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CircleSeven

Nexstar to acquire Tribune

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Nexstar could have easily undid the semi autonomous news department for WYTV and imposed the generic EWN brand on both 33 and 27. They haven’t which, for a struggling market like Youngstown, is a good thing.

For all the (well deserved!) heat that Sinclair gets for finagling duops in markets that shouldn’t have duops, it was 27/33’s preceding owner New Vision (which LIN bought) that did most of the consolidation and downsizing in 2007 after buying WKBN from Bain and taking over WYTV through a JSA.

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18 hours ago, Yankees4life said:

Any chance the FCC gives this a thumbs up this time?

If Nexstar does what they need to do and sells the stations they need to sell, then yes, they should get the OK from the FCC.

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23 hours ago, Yankees4life said:

Any chance the FCC gives this a thumbs up this time?

No broadcast chain has been as greedy and inept as Sinclair was in their attempt to get Tribune. Nexstar will say and do all the right things and it will close with a minimum of drama.

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On 12/17/2018 at 6:03 PM, Yankees4life said:

Any chance the FCC gives this a thumbs up this time?

Oh they will, as long as Sook is honest and doesn’t pull the same shit as Sinclair.

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On 12/18/2018 at 7:10 PM, Georgie56 said:

Oh they will, as long as Sook is honest and doesn’t pull the same shit as Sinclair.

We'll be watching........ Make a dirty move Sook, and you get put on blast by the FCC!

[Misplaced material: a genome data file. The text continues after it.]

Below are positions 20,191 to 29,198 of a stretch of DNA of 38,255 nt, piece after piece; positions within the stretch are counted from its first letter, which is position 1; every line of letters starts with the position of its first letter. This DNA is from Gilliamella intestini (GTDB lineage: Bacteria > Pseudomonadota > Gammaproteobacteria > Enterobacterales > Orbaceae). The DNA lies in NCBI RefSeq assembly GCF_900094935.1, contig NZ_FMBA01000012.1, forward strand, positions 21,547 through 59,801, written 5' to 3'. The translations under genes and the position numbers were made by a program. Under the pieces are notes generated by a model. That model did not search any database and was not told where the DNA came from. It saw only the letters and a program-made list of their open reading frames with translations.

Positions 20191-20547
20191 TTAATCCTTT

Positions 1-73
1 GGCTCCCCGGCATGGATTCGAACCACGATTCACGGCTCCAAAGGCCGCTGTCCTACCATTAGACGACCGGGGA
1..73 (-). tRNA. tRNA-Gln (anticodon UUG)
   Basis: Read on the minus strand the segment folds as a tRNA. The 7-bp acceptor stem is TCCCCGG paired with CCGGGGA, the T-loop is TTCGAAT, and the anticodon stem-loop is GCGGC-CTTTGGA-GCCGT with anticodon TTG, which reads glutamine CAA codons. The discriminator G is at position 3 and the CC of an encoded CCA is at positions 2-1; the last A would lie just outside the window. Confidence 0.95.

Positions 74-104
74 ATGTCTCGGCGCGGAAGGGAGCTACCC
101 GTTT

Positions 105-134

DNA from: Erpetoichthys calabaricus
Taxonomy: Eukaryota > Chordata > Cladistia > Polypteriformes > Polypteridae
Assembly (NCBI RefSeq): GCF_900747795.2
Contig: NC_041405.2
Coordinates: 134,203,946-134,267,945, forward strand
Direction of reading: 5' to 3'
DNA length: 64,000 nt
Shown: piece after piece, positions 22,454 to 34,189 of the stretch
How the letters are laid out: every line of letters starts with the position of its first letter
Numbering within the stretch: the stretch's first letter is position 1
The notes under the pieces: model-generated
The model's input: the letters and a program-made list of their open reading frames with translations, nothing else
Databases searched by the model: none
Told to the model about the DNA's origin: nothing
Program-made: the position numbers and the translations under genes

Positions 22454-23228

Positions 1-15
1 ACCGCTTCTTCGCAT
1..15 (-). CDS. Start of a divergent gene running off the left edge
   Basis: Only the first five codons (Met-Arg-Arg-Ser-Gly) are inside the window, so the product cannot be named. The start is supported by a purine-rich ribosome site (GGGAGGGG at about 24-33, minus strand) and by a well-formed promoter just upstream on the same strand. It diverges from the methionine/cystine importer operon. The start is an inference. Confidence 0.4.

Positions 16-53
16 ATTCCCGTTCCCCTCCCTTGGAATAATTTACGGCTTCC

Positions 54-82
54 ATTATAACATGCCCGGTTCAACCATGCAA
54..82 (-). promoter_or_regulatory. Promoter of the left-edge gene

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On 12/11/2018 at 8:58 PM, oknewsguy said:

And what has Sinclair done since the merger collapsed? More of this stupid garbage they did during the entire Tribune merger process. Sinclair has already damaged their reputation as a business by not being honest with the FCC, they're doing further damage to their reputation by not admitting to the misrepresentation and quite frankly this is the reason why the ALJ is still sitting on the case (and more than likely the next Administrative Law Judge will probably just sit on the case and do nothing about it) and ultimately it's going to cost Sinclair their license to broadcast.

If it does cost Sinclair their broadcasting license, what will happen to all those near to 200 stations that are under Sinclair right now (like KOMO, WOAI, etc.)?

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36 minutes ago, GoldenShine9 said:

Now we wait for the paperwork. That's likely on hold due to the government shutdown though.

The FCC will be open through January 2 (they had enough money), but I doubt they'd want to file right away, particularly as it seems this could be a lengthy shutdown and it is a near certainty that appropriations will lapse.

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12 hours ago, bmasters1 said:

If it does cost Sinclair their broadcasting license, what will happen to all those near to 200 stations that are under Sinclair right now (like KOMO, WOAI, etc.)?

That's where a formation of at least one or two broadcast groups comes in (like Standard and Apollo) and then at least all of the major and minor broadcast groups as well (i.e Hearst, TEGNA, Scripps) Networks not named Fox could be involved as well but I highly doubt they'll be involved in that

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2 hours ago, oknewsguy said:

That's where a formation of at least one or two broadcast groups comes in (like Standard and Apollo) and then at least all of the major and minor broadcast groups as well (i.e Hearst, TEGNA, Scripps) Networks not named Fox could be involved as well but I highly doubt they'll be involved in that

We'll be discussing that for as long as the next decade if that happens which it wouldn't surprise me if it did. 

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On 12/11/2018 at 5:58 PM, oknewsguy said: